As I read that essay, I was totally shocked when she wrote very early in the essay in regards to her aunt’s murder: “For the Chinese, luck is a moral attribute, and a lucky person would never be murdered.  Like having a birth defect, or marrying a Filipino, being murdered is shameful.”  I was appalled and totally surprised by this statement and was hoping she was only being satirical and that she would recant it later.  But no such ‘luck,’ and as a matter of fact, Chua seemed to have justified the killing by saying: “But poverty by itself does not make people kill.  To poverty must be added indignity, hopelessness and grievance.”  Nothing can justify a killing, neither can one justify rudeness.

She repeated many times how her family, which belonged to the market-dominant minority in the Philippines, lived in a very exclusive, all-Chinese, luxurious, gated and guarded enclave, walled off from the Filipino masses.  And how they have bank accounts in various places in the US and had safety deposit boxes full of gold bars.  (I hope they reported their income, both foreign and local, to the Philippine Bureau of Internal Revenue.)  But then she related about her aunt stuffing her Gucci purse with free packets of ketchup when they ate at McDonald’s – sounds like petty thievery to me at a place I would never guess they dined.
Also, I don’t understand why her family’s splendid hacienda-style house in Manila in this exclusive Chinese enclave has servants' quarters where the poor, ignorant, ethnic Filipino servants sleep on a dirt floor.  When I was growing up in the Philippines, we were not rich, not even remotely close to the Chua’s wealth, but we also had some helpers and they were provided with decent accommodations and, God forbid, they never slept on the dirt floor, not that we had any.  But I digress, and rightfully so, since I seem to have noticed too many inconsistencies on her story.  Considering how intelligent Chua is, I don’t understand the inconsistencies.  Maybe I misunderstood, or perhaps I’m just getting petty. 

But can one blame my pettiness if somebody compares being married to your compatriot similar to having a birth defect?  Which reminds me how beautiful Filipinos are, of course for both sexes.  Look at how many Filipinas have been Miss Universe -- two in the last count, and an additional five Miss Philippines have been semifinalists.  How many of Chua’s Chinese were Miss Universe?  None that I know of, not even as semifinalists -- but that’s of course a cruel thing to say since I know a lot of pretty Chinese women and good-hearted Chinese Filipinos.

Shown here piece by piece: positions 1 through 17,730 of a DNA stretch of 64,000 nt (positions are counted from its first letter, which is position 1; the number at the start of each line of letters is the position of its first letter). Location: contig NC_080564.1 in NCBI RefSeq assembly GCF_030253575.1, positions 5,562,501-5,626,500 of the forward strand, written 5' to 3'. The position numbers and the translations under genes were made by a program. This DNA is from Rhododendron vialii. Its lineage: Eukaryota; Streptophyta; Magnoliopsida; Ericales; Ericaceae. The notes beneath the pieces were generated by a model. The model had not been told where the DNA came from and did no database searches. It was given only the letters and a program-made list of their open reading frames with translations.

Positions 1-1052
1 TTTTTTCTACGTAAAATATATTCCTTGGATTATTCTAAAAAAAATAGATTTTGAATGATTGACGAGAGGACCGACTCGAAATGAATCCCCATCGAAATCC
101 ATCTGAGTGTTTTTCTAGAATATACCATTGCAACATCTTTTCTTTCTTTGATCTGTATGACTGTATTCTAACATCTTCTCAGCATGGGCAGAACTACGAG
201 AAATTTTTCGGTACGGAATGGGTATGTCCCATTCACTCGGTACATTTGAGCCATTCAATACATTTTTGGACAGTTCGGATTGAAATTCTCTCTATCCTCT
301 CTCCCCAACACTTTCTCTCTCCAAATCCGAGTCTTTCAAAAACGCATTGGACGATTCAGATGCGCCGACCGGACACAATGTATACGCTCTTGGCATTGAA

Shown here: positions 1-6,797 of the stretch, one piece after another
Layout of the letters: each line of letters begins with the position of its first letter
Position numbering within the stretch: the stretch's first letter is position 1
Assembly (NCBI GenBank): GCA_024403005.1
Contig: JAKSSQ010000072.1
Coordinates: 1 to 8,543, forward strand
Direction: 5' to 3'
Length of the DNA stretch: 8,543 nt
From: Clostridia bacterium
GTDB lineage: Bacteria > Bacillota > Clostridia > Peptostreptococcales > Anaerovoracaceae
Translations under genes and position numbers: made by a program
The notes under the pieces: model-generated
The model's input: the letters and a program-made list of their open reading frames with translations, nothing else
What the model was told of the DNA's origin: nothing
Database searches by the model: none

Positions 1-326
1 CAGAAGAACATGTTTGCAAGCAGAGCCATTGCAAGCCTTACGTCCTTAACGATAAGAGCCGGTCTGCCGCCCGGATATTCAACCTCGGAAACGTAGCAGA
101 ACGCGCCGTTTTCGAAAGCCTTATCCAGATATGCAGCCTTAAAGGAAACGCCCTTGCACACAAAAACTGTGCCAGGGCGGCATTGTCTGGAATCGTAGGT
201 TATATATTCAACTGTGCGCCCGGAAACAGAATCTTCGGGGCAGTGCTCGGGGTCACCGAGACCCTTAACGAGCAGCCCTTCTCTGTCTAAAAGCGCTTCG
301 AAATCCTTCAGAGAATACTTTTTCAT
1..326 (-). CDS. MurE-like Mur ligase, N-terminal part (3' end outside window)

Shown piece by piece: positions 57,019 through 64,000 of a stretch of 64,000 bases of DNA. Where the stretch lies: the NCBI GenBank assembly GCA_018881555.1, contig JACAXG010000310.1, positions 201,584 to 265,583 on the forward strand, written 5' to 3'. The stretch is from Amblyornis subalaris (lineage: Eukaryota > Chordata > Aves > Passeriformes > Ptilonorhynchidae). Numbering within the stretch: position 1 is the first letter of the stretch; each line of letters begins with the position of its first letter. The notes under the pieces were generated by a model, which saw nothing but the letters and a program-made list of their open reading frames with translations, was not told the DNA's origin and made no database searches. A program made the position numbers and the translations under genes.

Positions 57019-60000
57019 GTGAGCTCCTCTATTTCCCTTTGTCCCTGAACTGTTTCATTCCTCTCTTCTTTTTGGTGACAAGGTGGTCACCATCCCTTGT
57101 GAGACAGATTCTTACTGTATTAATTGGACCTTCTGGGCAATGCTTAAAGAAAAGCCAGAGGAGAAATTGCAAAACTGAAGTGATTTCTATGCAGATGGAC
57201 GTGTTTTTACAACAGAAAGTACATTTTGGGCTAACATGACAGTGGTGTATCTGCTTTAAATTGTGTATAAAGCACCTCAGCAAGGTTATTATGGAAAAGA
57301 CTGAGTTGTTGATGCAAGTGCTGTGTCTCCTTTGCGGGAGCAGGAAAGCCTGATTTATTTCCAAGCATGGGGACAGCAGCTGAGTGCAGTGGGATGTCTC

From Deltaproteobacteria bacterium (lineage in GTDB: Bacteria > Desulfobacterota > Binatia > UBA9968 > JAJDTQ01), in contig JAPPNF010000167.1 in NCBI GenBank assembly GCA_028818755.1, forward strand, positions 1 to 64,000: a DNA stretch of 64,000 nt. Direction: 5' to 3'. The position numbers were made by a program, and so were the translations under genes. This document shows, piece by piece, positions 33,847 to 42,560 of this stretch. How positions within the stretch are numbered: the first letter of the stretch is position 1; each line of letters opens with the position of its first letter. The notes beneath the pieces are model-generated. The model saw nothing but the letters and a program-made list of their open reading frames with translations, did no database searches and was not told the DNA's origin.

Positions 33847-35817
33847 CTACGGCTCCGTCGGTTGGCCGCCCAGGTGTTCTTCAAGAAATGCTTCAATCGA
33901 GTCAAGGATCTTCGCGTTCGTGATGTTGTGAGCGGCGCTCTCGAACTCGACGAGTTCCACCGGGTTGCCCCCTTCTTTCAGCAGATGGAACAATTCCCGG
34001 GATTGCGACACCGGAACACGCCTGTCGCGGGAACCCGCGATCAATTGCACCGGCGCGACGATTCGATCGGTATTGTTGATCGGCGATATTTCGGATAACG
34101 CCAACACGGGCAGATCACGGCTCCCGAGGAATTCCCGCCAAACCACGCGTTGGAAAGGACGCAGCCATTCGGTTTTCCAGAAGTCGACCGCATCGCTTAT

On The Tiger Mother

And then finally, here is Battle Hymn of the Tiger Mother, purporting how Chua’s Chinese method of parenting is superior to the Western method and, of course, to all other Asian countries.  Chua may be too smart to know that she may not be right the way she’s raising her children.  Reminds me of a Machiavellian pragmatism -- "the end justifies the means" -- though I don’t think I agree with it.  I cringed when her dad told her "to not ever disgrace him ever again" after she got only second prize in a national history competition, but she seemed to have justified that too.  She said she knew her father loved her and that he just wanted her to try her very best since he knew she was the best.  Imagine being the best among 6.8 billion people in the world: That’s such a prestigious honor, but really scary and so stressful – almost like Manny Pacquiao (yes, Chua, can you believe Pacquiao is an ethnic Filipino boxer?) being the greatest fighter ever in this world.

How does one maintain to be the best the world?  I’m realistic and I know I will never know.  I just want to be the best I can be.  But Chua certainly has a different outlook in life than most of us mortals.  That’s her family’s life philosophy and she certainly has the inalienable right to defend it – but then again it is her family and I’m glad not mine.  Life is too short to try to achieve perfection all the time – we need to aim for it but we should enjoy the trip.

On Our Filipino Way of Parenting

Briefly, allow me to tell you my own experience in raising two children here in America.  Like a lot of young engineers in the late 1960s, I immigrated to the US, met my future wife, got married, finished an advanced degree, and worked for a major US corporation.  We were blessed with a girl and a boy, and since we did not have extended family and since my new job moved us to a location where there was only one other Filipino family in town, we were left on our own to find the right methodology in parenting.